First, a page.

Gluing Strings in Place

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Wilson Van Alst:

Here is a short program that illustrates the effects of garbage collection, and how it can trap the unwary:

10 clear 800
20 a$ = string$(255,"a")
30 b$ = string$(255,"b")
40 c$ = string$(255,"c")
50 gosub 100
60 b$ = mid$(b$,10,10)
70 gosub 100
80 gosub 100
90 end
100 print "a$,b$,c$ content ^:";
110 v = varptr(a$) : gosub 200 : print v;
120 v = varptr(b$) : gosub 200 : print v;
130 v = varptr(c$) : gosub 200 : print v
140 print fre("");"free string bytes"
150 return
200 v = peek(v+1) + 256*peek(v+2) : return


Running the program will show:

  • Original locations for each of the 255 byte strings
  • Addresses after b$ is shortened per Line 60
  • Addresses after 'garbage collection.'

"But, wait," says the unwary voice. "I see the change made in Line 60, and that affected the content location for b$. But nothing changed between Lines 70 and 80. Why do we see changes in both b$ and c$ content addresses?"

The key is in Line 140, where the program uses fre(""). This, from what I can determine, 'forces' garbage collection -- at least within the space CLEARed for string variables. So the locations reported in Lines 120 and 130 actually changed immediatly when Line 140 ran.

If you want to test this, add Line 105 to the subroutine:

105 s = fre("")

... and now you will 'force' garbage collection before computing the string content addresses.

Alternatively, don't use Line 105 and also get rid of Line 140. Without the fre("") command, no garbage collection is performed, and the contents of b$ and c$ stay where they were.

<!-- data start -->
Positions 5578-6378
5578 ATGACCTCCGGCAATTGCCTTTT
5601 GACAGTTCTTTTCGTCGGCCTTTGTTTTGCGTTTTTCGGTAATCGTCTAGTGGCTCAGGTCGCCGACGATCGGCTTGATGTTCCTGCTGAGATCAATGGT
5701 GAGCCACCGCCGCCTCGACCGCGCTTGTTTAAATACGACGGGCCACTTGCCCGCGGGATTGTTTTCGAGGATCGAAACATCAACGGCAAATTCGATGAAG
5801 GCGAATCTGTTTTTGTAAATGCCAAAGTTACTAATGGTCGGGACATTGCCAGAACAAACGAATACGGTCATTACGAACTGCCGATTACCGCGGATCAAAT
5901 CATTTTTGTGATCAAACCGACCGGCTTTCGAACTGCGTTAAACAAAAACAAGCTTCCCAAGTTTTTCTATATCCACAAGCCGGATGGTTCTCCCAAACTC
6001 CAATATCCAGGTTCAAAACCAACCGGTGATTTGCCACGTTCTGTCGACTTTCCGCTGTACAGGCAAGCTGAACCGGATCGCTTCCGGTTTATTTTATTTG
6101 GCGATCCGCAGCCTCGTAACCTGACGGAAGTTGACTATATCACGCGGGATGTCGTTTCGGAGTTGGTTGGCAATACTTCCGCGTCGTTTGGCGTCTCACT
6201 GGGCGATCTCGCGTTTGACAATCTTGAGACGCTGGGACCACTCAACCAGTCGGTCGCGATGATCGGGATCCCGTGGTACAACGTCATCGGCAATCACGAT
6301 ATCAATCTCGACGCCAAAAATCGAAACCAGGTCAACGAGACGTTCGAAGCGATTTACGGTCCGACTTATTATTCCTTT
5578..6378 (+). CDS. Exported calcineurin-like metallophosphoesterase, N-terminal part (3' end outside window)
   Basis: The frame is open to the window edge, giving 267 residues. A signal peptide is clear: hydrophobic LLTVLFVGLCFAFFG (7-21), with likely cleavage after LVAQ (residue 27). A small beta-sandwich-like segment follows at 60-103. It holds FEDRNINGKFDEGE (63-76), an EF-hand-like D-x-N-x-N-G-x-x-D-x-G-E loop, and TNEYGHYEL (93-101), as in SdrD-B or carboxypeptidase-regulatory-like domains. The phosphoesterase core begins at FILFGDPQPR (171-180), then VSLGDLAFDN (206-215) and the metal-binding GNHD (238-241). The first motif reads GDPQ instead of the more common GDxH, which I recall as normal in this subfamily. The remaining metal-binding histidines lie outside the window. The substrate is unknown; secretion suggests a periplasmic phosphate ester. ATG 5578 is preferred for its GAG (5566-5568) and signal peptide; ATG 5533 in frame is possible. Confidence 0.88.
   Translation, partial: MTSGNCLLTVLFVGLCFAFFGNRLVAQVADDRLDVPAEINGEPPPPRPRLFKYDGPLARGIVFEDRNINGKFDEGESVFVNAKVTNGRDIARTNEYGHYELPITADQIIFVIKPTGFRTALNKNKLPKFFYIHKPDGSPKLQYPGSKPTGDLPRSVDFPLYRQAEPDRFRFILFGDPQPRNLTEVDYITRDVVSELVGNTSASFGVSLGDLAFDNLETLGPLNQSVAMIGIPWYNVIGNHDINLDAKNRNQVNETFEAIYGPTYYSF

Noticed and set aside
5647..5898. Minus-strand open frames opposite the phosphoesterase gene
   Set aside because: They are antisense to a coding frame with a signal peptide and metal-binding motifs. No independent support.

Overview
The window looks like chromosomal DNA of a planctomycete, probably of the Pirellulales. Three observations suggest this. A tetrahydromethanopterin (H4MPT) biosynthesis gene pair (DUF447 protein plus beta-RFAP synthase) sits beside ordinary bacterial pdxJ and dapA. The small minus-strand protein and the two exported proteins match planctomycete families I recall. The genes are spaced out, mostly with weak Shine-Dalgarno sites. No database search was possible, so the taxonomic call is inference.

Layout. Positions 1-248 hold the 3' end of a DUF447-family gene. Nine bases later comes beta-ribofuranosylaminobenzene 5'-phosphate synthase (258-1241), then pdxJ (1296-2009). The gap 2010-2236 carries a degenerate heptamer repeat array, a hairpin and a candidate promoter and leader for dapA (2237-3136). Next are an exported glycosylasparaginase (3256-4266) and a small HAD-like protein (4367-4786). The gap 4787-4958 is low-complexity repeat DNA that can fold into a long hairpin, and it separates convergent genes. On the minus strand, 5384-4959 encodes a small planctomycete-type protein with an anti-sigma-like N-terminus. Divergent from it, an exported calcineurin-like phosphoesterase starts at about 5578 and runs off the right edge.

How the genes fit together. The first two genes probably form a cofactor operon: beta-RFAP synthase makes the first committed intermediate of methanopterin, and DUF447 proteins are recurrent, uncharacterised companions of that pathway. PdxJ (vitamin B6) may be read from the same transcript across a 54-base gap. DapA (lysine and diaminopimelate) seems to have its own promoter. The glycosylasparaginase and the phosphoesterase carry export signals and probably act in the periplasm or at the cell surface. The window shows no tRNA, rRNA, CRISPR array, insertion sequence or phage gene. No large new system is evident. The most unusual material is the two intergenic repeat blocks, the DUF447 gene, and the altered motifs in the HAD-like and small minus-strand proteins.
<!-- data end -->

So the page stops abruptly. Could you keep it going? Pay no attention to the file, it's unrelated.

Lessons for those who might want to put machine language in a string to be called at its VARPTR address pointers:

  • You can force garbage collection immediately before computing the CALL address and then, as far as I can tell, be confident of hitting the right spot (though recognizing that this absolute address may have changed since the first time you created your string.)
  • You can create a string for m/l instructions at the very start of your program. As long as you do nothing to change the length of this string, its content location should not be affected by garbage collection. [Note, in the above program, that the location of A$ did not change.]
  • With the preceding in mind, it would appear possible to define not just one, but several, strings-full of m/l instructions at the start of a program. The strings' contents would be written contiguously at the top range of string storage space, apparently immune to garbage collection, and could thus hold an m/l program of more than 255 bytes. [Note that careful construction of these strings would be needed -- since the first 255 bytes of your program would go into the last string written ... while the program's final (length mod 255) bytes would go into the first string.]

Some un-answered questions that may trash all of the conclusions above:

  • What else, besides fre(""), forces garbage collection?
  • What else, besides garbage collection, messes with string content pointers?
  • What else have I neglected to consider?